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08/04/2013 (Added to site)
Author(s): Corovic, S.; Lackovic, I.; Sustaric, P.; Sustar, T.; Rodic, T.; Miklavcic, D.

Modeling of electric field distribution in tissues during electroporation

Journal: BioMedical Engineering Online, 12:16 (2013), pp.1-27
DOI: 10.1186/1475-925X-12-16
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Abstract:

Background: Electroporation based therapies and treatments (e.g. electrochemotherapy, gene electrotransfer for gene therapy and DNA vaccination, tissue ablation with irreversible electroporation and transdermal drug delivery) require a precise prediction of the therapy or treatment outcome by a personalized treatment planning procedure. Numerical modeling of local electric field distribution within electroporated tissues has become an important tool in treatment planning procedure in both clinical and experimental settings. Recent studies have reported that the uncertainties in electrical properties (i.e. electric conductivity of the treated tissues and the rate of increase in electric conductivity due to electroporation) predefined in numerical models have large effect on electroporation based therapy and treatment effectiveness. The aim of our study was to investigate whether the increase in electric conductivity of tissues needs to be taken into account when modeling tissue response to the electroporation pulses and how it affects the local electric distribution within electroporated tissues.

Methods: We built 3D numerical models for single tissue (one type of tissue, e.g. liver) and composite tissue (several types of tissues, e.g. subcutaneous tumor). Our computer simulations were performed by using three different modeling approaches that are based on finite element method: inverse analysis, nonlinear parametric and sequential analysis. We compared linear (i.e. tissue conductivity is constant) model and nonlinear (i.e. tissue conductivity is electric field dependent) model. By calculating goodness of fit measure we compared the results of our numerical simulations to the results of in vivo measurements.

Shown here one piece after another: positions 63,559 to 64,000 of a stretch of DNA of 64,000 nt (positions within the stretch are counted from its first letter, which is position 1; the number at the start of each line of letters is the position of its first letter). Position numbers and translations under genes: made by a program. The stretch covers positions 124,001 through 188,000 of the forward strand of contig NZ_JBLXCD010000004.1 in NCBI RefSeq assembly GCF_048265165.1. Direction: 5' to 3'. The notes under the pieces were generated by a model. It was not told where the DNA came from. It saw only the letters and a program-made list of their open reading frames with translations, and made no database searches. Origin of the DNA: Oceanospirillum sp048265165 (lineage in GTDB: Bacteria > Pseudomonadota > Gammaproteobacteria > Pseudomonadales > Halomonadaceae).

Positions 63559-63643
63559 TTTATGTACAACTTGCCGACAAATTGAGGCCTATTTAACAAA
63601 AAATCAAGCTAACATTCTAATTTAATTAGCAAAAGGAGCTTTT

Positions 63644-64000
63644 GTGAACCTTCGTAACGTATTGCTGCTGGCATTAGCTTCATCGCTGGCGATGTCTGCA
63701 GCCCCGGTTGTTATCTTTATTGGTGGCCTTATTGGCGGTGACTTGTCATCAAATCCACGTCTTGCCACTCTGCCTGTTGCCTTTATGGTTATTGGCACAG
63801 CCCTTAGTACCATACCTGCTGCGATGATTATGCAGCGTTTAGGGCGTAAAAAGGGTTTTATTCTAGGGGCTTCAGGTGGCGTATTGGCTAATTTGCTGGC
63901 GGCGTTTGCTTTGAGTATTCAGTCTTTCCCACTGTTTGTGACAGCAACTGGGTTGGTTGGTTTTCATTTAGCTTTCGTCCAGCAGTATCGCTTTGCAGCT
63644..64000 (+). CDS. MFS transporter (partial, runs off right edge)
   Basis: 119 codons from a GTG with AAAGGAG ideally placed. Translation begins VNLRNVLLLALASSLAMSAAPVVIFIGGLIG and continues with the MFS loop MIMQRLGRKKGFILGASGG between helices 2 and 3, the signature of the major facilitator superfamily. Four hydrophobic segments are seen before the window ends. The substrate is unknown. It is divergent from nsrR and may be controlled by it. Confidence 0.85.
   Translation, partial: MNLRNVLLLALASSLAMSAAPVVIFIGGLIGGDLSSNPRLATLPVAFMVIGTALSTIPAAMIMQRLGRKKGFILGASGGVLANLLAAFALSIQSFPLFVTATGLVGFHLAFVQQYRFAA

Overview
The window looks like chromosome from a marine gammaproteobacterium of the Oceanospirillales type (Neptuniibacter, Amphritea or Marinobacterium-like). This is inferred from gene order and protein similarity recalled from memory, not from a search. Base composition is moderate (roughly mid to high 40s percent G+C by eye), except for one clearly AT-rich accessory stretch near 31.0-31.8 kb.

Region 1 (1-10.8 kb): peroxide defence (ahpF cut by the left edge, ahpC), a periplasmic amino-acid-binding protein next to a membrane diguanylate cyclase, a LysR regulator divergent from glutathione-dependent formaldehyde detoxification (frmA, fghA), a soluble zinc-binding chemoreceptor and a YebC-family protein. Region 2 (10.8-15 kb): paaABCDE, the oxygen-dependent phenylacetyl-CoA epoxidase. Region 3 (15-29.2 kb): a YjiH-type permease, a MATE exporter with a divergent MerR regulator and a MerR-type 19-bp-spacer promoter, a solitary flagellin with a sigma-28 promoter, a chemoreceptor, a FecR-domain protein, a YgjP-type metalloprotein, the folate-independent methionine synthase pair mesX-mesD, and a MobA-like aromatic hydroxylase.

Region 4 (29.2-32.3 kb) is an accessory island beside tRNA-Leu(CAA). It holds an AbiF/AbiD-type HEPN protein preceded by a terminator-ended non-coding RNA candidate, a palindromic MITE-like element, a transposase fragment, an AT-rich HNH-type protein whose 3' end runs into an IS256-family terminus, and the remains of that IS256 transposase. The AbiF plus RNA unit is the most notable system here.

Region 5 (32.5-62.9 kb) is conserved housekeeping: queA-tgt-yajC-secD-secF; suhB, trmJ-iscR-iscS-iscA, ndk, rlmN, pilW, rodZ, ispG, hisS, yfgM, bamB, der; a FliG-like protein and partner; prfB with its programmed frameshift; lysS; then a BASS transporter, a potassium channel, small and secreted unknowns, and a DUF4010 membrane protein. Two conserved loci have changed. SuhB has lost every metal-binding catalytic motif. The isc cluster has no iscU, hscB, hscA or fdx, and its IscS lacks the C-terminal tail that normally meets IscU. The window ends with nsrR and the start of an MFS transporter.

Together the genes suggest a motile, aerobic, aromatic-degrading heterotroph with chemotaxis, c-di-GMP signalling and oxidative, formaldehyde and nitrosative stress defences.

Results: The results of our study show that the nonlinear models (i.e. tissue conductivity is electric field dependent: ?(E)) fit experimental data better than linear models (i.e. tissue conductivity is constant). This was found for both single tissue and composite tissue. Our results of electric field distribution modeling in linear model of composite tissue (i.e. in the subcutaneous tumor model that do not take into account the relationship ?(E)) showed that a very high electric field (above irreversible threshold value) was concentrated only in the stratum corneum while the target tumor tissue was not successfully treated. Furthermore, the calculated volume of the target tumor tissue exposed to the electric field above reversible threshold in the subcutaneous model was zero assuming constant conductivities of each tissue. Our results also show that the inverse analysis allows for identification of both baseline tissue conductivity (i.e. conductivity of non-electroporated tissue) and tissue conductivity vs. electric field (?(E)) of electroporated tissue.

Conclusion: Our results of modeling of electric field distribution in tissues during electroporation show that the changes in electrical conductivity due to electroporation need to be taken into account when an electroporation based treatment is planned or investigated. We concluded that the model of electric field distribution that takes into account the increase in electric conductivity due to electroporation yields more precise prediction of successfully electroporated target tissue volume. The findings of our study can significantly contribute to the current development of individualized patient-specific electroporation based treatment planning.



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